Friday, September 25, 2015

Peer Record Review

keywords:  peer record review, supervision of an L.Ac., quality assurance measures, licensed independent practitioner (LIP), Joint Commission, credentialing, privileging, focused and ongoing professional practice evaluation (FPPE and OPPE)


Peer Record Review and Joint Commission
Peer review process is a usual professional standard required by The Joint Commission (formerly JCAHO or Joint Accreditation Commission of Hospital Organizations). 
Peer Review process and Provider vs. Technician status
Peer Review process is a standard that goes back to quality assurance.  Credentialing is a vetting process and a quality assurance tool.  Maintaining credentialing relates back to quality assurance.  

A provider who is not credentialed is a technician.  A technician does not get credit for the workload he or she generates.  Instead the technician’s supervisor gets the credit.  I believe this goes with the idea that the supervisor takes the responsibility for the work and hence garners the credit for the work.  

Peer Record Review and the East Asian Medicine Practitioner (EAMP)/Acupuncturist (L.Ac.)
In our profession, as East Asian Medicine Practitioners (Acupuncturists), we are responsible for our own work (master’s level training, national board certification), and have LIP status (as defined by TJC) in most states, and so, when working in hospitals, we are providers (LIP-type provider), not technicians.  And, as LIPs, are credentialed and granted a delineation of privileges.  As part of being a credentialed provider, we participate in peer record review.  Peer record review is a periodic review of a practitioner's charting, reviewed by a peer in that provider's discipline.  For example, an East Asian Medicine Practitioner (EAMP) quarterly reviews another EAMP's chart records, following the facility's standard form.  This goal of this review, part of FPPE or OPPE, is a quality assurance check for gross lack of charting improper charting or patient care.  The goal of FPPE and OPPE is to flag providers who are performing below standard.


Peer Review and SOAP Note Standard
Our profession has SOAP note standards.  When we do Peer Record Review, we are able to do so using our standard.  The standard has been general and based on TCM, as per national certification standard guidelines (NCCAOM board exam).  For more specific guidelines and training on proper SOAP noting and how this relates to our modern health care delivery system, see the upcoming Coding and Charting Manual/Handbook and related blog.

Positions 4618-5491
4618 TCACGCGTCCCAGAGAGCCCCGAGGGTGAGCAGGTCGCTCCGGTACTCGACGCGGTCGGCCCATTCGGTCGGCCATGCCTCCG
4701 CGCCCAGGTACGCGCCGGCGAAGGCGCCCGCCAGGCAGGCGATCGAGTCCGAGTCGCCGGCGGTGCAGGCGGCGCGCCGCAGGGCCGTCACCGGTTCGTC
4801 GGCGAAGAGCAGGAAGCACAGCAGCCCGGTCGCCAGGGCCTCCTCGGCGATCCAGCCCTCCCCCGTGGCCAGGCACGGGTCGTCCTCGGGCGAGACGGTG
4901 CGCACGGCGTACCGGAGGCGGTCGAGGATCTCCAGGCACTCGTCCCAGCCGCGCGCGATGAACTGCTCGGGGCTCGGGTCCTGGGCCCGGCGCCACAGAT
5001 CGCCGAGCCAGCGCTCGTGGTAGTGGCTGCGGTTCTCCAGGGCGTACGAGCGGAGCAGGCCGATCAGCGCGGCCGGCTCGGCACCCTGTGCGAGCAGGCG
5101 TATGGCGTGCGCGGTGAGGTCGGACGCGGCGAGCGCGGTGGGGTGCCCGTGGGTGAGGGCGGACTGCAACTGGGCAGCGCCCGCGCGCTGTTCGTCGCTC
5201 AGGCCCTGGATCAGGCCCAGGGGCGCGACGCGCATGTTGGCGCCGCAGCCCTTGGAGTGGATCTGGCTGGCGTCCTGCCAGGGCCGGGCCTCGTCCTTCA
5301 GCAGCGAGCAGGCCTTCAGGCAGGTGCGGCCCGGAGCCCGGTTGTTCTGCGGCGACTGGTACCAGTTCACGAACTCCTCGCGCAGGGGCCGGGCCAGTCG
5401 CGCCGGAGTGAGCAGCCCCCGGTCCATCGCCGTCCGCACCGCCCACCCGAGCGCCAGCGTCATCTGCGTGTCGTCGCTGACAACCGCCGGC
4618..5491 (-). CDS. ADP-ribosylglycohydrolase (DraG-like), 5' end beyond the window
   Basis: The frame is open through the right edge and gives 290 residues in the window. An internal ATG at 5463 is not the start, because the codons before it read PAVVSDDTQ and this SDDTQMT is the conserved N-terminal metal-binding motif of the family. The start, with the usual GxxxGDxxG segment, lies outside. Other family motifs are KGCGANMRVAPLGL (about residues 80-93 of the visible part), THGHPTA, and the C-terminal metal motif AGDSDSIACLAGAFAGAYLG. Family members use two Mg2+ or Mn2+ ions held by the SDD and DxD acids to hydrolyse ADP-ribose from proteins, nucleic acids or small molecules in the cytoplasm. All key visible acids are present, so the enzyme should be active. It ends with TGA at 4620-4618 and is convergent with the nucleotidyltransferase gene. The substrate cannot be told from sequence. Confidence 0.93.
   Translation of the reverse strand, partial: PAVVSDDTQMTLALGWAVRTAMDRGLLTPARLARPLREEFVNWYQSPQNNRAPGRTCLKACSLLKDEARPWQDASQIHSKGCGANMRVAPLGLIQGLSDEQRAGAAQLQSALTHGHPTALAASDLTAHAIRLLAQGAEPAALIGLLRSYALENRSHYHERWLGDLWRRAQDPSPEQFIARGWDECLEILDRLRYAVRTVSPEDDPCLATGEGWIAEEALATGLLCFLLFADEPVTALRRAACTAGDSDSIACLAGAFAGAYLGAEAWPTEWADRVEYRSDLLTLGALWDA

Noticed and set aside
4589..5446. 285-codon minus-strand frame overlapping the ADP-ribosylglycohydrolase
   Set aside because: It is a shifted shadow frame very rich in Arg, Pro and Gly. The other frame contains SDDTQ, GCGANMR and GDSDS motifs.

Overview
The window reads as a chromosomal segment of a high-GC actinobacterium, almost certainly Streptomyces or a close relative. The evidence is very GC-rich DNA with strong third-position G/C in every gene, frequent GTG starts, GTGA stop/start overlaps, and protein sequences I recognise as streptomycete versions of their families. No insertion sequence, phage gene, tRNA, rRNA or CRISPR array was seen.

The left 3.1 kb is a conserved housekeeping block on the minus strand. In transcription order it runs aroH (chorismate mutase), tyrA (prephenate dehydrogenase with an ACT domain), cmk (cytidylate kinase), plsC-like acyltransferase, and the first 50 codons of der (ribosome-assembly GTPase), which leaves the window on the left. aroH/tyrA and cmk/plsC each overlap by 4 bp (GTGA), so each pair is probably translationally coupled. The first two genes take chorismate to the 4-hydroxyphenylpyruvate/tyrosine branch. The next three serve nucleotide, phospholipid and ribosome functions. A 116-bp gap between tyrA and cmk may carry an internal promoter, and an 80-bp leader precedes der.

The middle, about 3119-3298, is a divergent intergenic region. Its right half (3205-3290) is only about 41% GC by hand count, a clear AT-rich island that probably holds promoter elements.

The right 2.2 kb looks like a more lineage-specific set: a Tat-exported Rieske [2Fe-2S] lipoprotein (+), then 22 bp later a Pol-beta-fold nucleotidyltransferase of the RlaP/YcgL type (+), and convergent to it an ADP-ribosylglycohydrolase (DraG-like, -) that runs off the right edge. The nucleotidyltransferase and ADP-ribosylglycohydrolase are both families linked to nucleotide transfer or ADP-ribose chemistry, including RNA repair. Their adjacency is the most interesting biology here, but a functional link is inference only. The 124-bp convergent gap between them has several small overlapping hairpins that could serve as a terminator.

Hospital Practice and Standards
Peer record review (which, at its core, follows a general profession-specific standard for charting) is an essential quality assurance measure for hospitals.  This is part of the quality assurance measures that make the facilities eligible to renew their Joint Commission accreditation.

The ability to participate in peer record review, a component of focused professional practice evaluation (FPPE) and ongoing professional practice evaluation (OPPE), is also an essential delineation between providers who must be credentialed and those who practice as technicians.  A professional health care practitioner, such as an EAMP, participates in peer record review. 



Peer Record Review and need for minimum of  two EAMPs/L.Ac.s per facility
As licensed independent practitioners (LIPs), EAMPs participate in a peer record review process.  Peer record review process is best accomplished in a timely manner when a minimum of 2 EAMPs work within the same medical center (that uses the same electronic charting system, etc).

An Acupuncturist/EAMP is an LIP who signs his/her own notes.  An Acupuncturist is a provider who refers to and consults with appropriate providers as needed.  An LIP requires only administrative supervision.  No practice supervision required. In a medical system, all providers work as part of a larger team. An Acupuncturist, like other privileged providers, participates in peer record review, a quality assurance process, with another Acupuncturist/EAMP, ideally within the same medical center.

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